Thursday, April 2, 2009


Lloyd Fernando's Green is the Colour is a very interesting novel of ideas, set in an almost dystopian Malaysia in the aftermath of the racial riots of May 13, 1969. I play a role as an editor in this assignment. I found Lloyd Fernando is not like other typical Malay writer and unique in his works. He uses many of academic references in his detachment writing style but the message shines through nonetheless. Green is the Colour is also a book which is full of compassion. He was promoting this idea of bilingualism; people in Malaysia should know at least two languages, Malay language and English language as well.

I regard the novel as one of the most important works of Malaysian fiction in any language. They came from a writer who loved his country enough to advocate eschewing narrow tribal concerns in favour of humanism and harmony. Lloyd Fernando also highlights the limitations of multiracialism as a guiding ideology for Malaysia in this novel.

In the national capital, Malay civil servants behave as though nothing untoward has happened. They mouth neo-Confucian platitudes about loyalty and patriotism, and ritualistically denounce Western influence on Malaysian society. In fact, the country is awash in disruption, disorder, and violence. Cars are dented, glass is splintered, and Hindu shrines are desecrated. There are curfews, roadblocks, and military checkpoints. Armed militia roams the landscape, assaulting and torturing the enemies of powerful politicians and Islamic fundamentalism.

Fernando is superb on the context of Malaysian place and time. His love of the physical landscape verges on pantheism, emphasizing the seductive appeal of the red hibiscus and the angsana tree, the cool, flowing water of the rivers, the green padi plants of the sawah, and the taste of fruits such as mangosteens, bananas, rambutans, and durians. There is also the easy familiarity with an urban academic fellow.

Llyod Fernando had early education in Singapore and later having obtaining a Ph.D. in English from the University of Leeds, England. His education gained in overseas influence the way he express his thought and ideas and it can be seen in the characters portrayed in the novel.

According to Peter Wicks, one of the associate professor of Asian Studies in his article entitle Lloyd Fernando’s Literary Vision of Malaysia, the four main characters are drawn from upper-class multiracial elite, held together by the bonds of school, university, professional careers, and the English language. All of them are doomed. There is ‘Harry’ Dahlan, an Anglicized Malay lawyer, activist, and social critic notorious for his unconventional views and outspoken behaviour. There is Yun Ming, the Malay-speaking, idealistic civil servant who works for the Department of Unity, but finds very little of it outside Kuala Lumpur. There is Sara (short for Siti Sara Hanafiah), the beautiful academic sociologist trapped in a loveless marriage to a fundamentalist convert. There is Gita, another academic sociologist and Sara’s best friend, who marries Harry Dahlan only to see him arrested and brutally tortured for his beliefs.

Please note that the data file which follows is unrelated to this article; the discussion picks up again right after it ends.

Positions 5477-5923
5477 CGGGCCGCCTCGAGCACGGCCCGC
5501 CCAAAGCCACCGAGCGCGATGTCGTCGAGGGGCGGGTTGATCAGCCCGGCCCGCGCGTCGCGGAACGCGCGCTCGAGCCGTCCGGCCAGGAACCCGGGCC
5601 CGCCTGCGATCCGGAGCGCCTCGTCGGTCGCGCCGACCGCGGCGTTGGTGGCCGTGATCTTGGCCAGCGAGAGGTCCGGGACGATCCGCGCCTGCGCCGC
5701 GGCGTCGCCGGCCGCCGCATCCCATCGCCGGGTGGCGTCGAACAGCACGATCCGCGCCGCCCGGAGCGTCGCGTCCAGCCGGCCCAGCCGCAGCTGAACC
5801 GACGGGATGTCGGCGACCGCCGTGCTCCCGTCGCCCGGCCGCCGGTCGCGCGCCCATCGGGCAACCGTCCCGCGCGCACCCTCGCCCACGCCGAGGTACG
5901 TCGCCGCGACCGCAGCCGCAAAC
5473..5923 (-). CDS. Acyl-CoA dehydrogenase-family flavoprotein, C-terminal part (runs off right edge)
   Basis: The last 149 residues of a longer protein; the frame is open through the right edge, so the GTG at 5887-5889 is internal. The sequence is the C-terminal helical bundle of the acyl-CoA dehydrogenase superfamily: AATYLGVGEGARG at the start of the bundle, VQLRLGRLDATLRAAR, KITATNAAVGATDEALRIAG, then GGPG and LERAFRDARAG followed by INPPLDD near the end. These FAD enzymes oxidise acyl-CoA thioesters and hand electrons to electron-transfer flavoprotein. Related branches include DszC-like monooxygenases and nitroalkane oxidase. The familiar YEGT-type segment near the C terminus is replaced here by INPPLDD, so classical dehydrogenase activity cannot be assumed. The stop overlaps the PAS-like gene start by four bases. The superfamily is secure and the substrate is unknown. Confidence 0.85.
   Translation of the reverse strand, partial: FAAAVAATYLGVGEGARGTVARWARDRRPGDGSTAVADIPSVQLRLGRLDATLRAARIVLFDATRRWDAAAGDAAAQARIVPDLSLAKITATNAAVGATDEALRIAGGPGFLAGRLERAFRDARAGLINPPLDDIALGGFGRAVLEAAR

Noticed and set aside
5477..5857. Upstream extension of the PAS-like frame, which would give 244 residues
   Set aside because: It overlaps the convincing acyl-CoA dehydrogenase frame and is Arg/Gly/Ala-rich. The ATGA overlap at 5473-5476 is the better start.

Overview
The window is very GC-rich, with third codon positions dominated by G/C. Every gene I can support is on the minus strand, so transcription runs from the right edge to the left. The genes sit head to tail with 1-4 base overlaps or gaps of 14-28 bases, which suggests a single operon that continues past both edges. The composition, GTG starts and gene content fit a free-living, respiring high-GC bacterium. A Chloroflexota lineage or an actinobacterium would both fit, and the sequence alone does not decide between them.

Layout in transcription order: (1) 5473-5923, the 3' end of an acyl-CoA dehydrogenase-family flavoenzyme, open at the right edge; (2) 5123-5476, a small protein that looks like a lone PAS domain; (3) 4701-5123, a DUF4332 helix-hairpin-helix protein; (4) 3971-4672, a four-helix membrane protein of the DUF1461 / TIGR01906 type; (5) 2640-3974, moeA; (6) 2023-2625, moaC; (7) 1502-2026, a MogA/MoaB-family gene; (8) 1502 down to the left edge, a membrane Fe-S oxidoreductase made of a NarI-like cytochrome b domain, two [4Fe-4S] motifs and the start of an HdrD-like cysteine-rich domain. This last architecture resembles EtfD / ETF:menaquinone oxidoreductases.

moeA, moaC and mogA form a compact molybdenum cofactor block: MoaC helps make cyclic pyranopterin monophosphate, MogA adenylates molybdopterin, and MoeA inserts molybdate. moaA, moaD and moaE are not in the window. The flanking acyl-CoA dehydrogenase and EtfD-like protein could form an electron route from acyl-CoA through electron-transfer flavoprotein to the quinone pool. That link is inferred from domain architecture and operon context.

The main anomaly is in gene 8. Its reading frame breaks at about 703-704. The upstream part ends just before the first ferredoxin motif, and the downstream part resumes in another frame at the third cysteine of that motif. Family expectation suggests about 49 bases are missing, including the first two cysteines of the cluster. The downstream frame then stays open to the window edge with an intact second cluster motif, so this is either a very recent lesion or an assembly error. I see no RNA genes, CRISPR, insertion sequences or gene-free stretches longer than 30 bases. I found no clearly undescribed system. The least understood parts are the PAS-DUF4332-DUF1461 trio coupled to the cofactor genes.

There is great depth of characterization in this novel. Sara is ostensibly the key integrative personality for the plot. Most of the male characters lust after her, including the sinister, devious, power-mad Panglima, a senior officer in the Department of Unity whose ethnic origins are shrouded in mystery and ambiguity. He could be Thai, or Cambodian, or Indian or Eurasian, but passes for Malay. It is the ill-fated, cross-cultural relationship between Sara and Yun Ming which centres the novel. Their passion and intensity cannot prevent their arrest by Muslim authorities in a country, which has descended into a scenario of horror and anarchy worthy of Francis Ford Coppola’s Apocalypse Now. Yun Ming is savagely beaten and Sara raped and assaulted by the Panglima to the extent that, at the end of the book, she cannot bear to contemplate male company ever again.

Ethnicity, inflamed by Islamic Puritanism, matters most in the end. Yun Ming might once have told his superiors that Malaysians of Chinese and Indian descent had to disregard their cultural roots and adopt one national way of doing things, but even the obliging Yun Ming balked at asserting that all Malaysians should follow the same religion. Sara comes closest to the truth when she reflects in calmer times: -

“Nobody could get May sixty-nine right, she thought. It was hopeless to pretend you could be objective about it. …the wound beneath continued to run pus.”

In Green is the Colour we also can see Llyod try to express his feeling about the challenge he encountered in his writing. The challenge is about his constant attempt to find ways of expressing himself in English without sounding like English. He avoided stock epithets and turns of phrase. He strove for Malaysian inflection. People always mistook him as a patrician professor of English because they never saw the colloquial Malaysian side of Lloyd. Green is the Colour for example also does not have any colloquial language.

This fictional works by Lloyd Fernando offer testimony to the persistence of substantial minority cultures that are different from the Malaysia as defined by ethnic Malay nationalism. The reader is left in no doubt that Fernando has a deep and profound affection for Malaysia, which is, of course, the land of his birth and upbringing. He yearns for recognition of cultural pluralism that is more than political lip service, and for a larger view of Malaysia that is integrative rather than assimilations. Above all that, this novel affected me more than I had anticipated.